How do we defeat a misogynistic, bigoted, ignorant narcissistic authoritarian? It appears much harder but thanks to a Massachusetts senator and a Vermont senator, there now is a template.
On March 21, Elizabeth Warren tweeted out that Donald Trump "knows he's a loser. His insecurities are on parade: petty bullying, attacks on women, cheap racism, flagrant narcissism. She promptly followed that with "many of history's worst authoritarians started out as losers"and "The way I see it, it’s our job to make sure @realDonaldTrump ends this campaign every bit the loser that he started it."
On her Facebook page, the Massachusetts Senator then explained
Let's be honest. Donald Trump is a loser. Count all his failed businesses. See how he kept his father’s empire afloat by cheating people with scams like Trump University and by using strategic corporate bankruptcy (excuse me, bankruptcies) to skip out on debt. Listen to the experts who’ve concluded he’s so bad at business that he might have more money today if he’d put his entire inheritance into an index fund and just left it alone.
Trump seems to know he’s a loser. ...
As April and then May developed, Warren kept up her taunting, until Trump could take it no longer and responded, via Twitter twice on May 25. He tweeted "I find it offensive that Goofy Elizabeth Warren, sometimes referred to as Pocahontas, pretended to be Native American to get in Harvard." (That would be "into" Harvard, genius.) Warren slammed Trump by responding "Get your facts straight, @realDonald Trump. I didn't even go to Harvard- I'm a graduate of @UHouston and @RutgersU."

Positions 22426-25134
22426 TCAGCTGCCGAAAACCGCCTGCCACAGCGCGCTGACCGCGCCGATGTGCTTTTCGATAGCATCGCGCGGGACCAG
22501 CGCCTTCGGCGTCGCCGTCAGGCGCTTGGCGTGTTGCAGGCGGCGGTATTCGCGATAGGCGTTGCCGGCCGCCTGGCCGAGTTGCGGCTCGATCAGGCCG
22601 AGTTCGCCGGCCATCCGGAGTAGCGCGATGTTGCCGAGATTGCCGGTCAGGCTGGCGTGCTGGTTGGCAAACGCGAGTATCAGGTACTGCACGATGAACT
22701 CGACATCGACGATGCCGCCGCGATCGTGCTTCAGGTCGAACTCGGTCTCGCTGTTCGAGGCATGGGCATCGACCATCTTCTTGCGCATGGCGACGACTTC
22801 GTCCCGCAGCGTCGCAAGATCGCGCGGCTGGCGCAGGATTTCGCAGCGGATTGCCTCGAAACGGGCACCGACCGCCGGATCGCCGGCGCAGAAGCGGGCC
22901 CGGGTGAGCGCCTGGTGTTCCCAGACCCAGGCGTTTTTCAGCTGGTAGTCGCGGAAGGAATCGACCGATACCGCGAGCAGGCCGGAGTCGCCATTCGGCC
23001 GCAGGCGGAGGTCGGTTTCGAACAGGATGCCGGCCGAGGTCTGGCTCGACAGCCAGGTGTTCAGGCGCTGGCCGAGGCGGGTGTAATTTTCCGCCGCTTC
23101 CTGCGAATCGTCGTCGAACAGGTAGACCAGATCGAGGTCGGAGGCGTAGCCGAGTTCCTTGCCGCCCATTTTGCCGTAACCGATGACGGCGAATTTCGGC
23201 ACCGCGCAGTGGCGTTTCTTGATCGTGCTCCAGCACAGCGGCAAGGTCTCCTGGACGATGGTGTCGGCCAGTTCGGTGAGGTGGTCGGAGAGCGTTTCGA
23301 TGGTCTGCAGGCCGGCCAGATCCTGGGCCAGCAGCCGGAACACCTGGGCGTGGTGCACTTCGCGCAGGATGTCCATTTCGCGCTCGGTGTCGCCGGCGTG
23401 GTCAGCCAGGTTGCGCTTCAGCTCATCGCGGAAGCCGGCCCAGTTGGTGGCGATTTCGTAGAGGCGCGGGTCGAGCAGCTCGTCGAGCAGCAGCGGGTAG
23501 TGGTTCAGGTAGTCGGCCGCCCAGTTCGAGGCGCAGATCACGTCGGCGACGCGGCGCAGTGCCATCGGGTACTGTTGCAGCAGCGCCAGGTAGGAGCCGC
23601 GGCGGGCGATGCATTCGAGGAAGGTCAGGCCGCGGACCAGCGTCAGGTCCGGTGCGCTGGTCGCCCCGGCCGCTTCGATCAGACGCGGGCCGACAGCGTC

Earlier in May, Warren had summarized by noting "But here's the thing. You can beat a bully -- not by tucking tail and running, but by holding your ground." Just last Tuesday, Warren labeled him "a small, insecure, money-grubber."
Oddly, some Democrats seem not to understand. The day before Trump (not unexpectedly) reneged on the debate challenge he had accepted from Bernie Sanders, Politico reported the reactions of a few Democratic Senators to the specter of a Sanders-Trump debate
West Virginia Senator Joe Manchin complained "Bullshit. That confirms what we've been saying. Why would you expect Bernie should be considerate or be nice or be working to bring everyone together? Why? He's not a Democrat."
Senator Gary Peters of Michigan argued "I don’t know why he would do that. I think it’s time to start to wind down the primary. It’s time to move on." Surprisingly, fellow Clinton supporter, the poulist Sherrod Brown of Ohio echoed his sentiments. "It's peculiar. It's “It’s all about Bernie trying to get the advantage in California. It’s not going to work," he contended.
Washington state's Maria Cantwell had a better take, recognizing "the economic future of our country needs to be debated." And Missouri's Claire McCaskill, inspiring the adage "even a stopped clock is right twice a day," realized "the more Donald Trump gets exposed in the context of public policy, the better it is for our country."
An evidently confused Bill Nelson stated "I mean. Why? It would draw attention to Bernie. I can understand Bernie wanting to do it. But why would Donald want to do it? It's a stunt.... Trump won't go through with it, and Bernie has literally nothing to lose."
Nelson obviously was right because Trump pulled out the next day. That suggests the moral of the story for the Democratic Party. Trump should be attacked and ridiculed, as Warren has done. She already has gotten under his skin; ultimately, he may become paranoid enough to cliam he's being stalked. Meanwhile, Trump has been- in McCaskill's expression- exposed. Democrats need to challenge him, confront him, and unmask him.
That is harder said than done. Still, it would be a good start to stop whining about a Democrat not being "considerate or nice" and failing to "be working to bring everyone together." Donald Trump's rise is enough to make clear that the American people are not looking for a President obsessed with being considerate and nice with hugs all around.